Artillery Tactics, the Cannon

by Unknown 1851

Letter C.

Cannon took their name from the French word Canne, a reed. Before their invention, machines were used for throwing enormous stones. These were imitated from the Arabs, and called ingenia, whence engineer. The first cannon were made of wood, wrapped up in numerous folds of linen, and well secured by iron hoops. The true epoch of the use of metallic cannon cannot be ascertained; it is certain, however, that they were in use about the middle of the 14th century. The Engraving beneath represents a field-battery gun taking up its position in a canter. The piece of ordnance is attached, or "limbered up" to an ammunition carriage, capable of carrying two gunners, or privates, whilst the drivers are also drilled so as to be able to serve at the gun in action, in case of casualties.

Having reached its destination, and been detached or "unlimbered" from the front carriage, we next see the action of loading; the ramrod having at its other extremity a sheep-skin mop, larger than the bore of the piece, and called "a sponge." This instrument, before loading, is invariably used, whilst the touch-hole or "vent" is covered by the thumb of the gunner especially numbered off for this important duty; and the air being thus excluded, the fire, which often remains within the bore, attached to either portions of cartridge-case or wadding, is extinguished. Serious accidents have been known to occur from a neglect of this important preliminary to loading; as a melancholy instance, a poor fellow may be seen about the Woolwich barracks, both of whose arms were blown off above the elbow joint, whilst ramming home a cartridge before the sponge had been properly applied.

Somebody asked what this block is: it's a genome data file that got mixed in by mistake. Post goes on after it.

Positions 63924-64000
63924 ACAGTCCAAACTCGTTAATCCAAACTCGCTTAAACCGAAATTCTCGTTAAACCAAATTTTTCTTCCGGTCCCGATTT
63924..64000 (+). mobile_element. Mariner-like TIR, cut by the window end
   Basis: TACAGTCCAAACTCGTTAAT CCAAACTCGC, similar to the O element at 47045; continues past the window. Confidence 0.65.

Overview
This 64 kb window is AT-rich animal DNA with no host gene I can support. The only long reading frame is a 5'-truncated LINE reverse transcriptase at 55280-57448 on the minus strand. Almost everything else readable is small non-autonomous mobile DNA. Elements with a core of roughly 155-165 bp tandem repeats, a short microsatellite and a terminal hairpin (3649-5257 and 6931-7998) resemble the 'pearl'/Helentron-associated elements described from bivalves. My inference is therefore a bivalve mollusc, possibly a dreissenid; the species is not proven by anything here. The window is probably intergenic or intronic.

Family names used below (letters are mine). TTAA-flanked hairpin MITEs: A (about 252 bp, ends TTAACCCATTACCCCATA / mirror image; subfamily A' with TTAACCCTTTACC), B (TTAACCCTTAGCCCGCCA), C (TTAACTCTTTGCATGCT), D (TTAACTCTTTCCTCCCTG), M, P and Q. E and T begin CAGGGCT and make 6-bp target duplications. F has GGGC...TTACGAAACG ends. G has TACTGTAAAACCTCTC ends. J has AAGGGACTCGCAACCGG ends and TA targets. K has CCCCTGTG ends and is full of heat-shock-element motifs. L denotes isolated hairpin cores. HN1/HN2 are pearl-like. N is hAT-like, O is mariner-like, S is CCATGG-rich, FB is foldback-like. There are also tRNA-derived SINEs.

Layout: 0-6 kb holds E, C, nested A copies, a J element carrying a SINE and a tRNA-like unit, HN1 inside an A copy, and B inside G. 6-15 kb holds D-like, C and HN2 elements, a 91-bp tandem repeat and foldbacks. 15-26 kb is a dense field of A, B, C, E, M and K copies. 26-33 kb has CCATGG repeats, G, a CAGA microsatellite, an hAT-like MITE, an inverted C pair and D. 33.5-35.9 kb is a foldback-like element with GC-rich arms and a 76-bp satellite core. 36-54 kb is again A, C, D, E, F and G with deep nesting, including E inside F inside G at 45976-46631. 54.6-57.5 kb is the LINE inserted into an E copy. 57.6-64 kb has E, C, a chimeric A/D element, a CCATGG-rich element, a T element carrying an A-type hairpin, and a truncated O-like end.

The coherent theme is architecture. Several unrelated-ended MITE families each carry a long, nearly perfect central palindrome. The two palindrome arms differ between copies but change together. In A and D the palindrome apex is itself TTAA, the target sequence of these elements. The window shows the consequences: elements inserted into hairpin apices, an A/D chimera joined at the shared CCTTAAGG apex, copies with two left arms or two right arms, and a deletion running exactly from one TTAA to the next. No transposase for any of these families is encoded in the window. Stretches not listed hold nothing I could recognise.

Taking up Position.

If it is deemed essential to keep up a fire upon the enemy during a temporary retreat, or in order to avoid an overwhelming body of cavalry directed against guns unsupported by infantry, in that case the limber remains as close as possible to the field-piece, as shown in the Engraving above.

Loading. Firing in Retreat.

Skilful provisions are made against the various contingencies likely to occur in action. A wheel may he shattered by the enemy's shot, and the gun thereby disabled for the moment: this accident is met by supporting the piece upon a handspike, firmly grasped by one or two men on each side, according to the weight of the gun, whilst a spare wheel, usually suspended at the back of "the tumbril," or ammunition waggon, is obtained, and in a few moments made to remedy the loss, as represented above.

Disabled Wheel. Dismantling a Gun.

The extraordinary rapidity with which a gun can be dislodged from its carriage, and every portion of its complicated machinery scattered upon the ground, is hardly to be believed unless witnessed; but the wonder is increased tenfold, on seeing with what magical celerity the death-dealing weapon can be put together again. These operations will be readily understood by an examination of the Illustrations. In that at the foot of page 175 the cannon is lying useless upon the earth; one wheel already forms the rude resting-place of a gunner, whilst the other is in the act of being displaced. By the application of a rope round the termination of the breech, and the lifting of the trail of the carriage, care being previously taken that the trunnions are in their respective sockets, a very slight exertion of manual labour is required to put the gun into fighting trim. That we may be understood, we will add that the trunnions are the short round pieces of iron, or brass, projecting from the sides of the cannon, and their relative position can be easily ascertained by a glance at the gun occupying the foreground of the Illustration where the dismantling is depicted. To perform the labour thus required in managing cannon, is called to serve the guns.

Mounting a Gun.

Cannon are cast in a solid mass of metal, either of iron or brass; they are then bored by being placed upon a machine which causes the whole mass to turn round very rapidly. The boring tool being pressed against the cannon thus revolving, a deep hole is made in it, called the bore.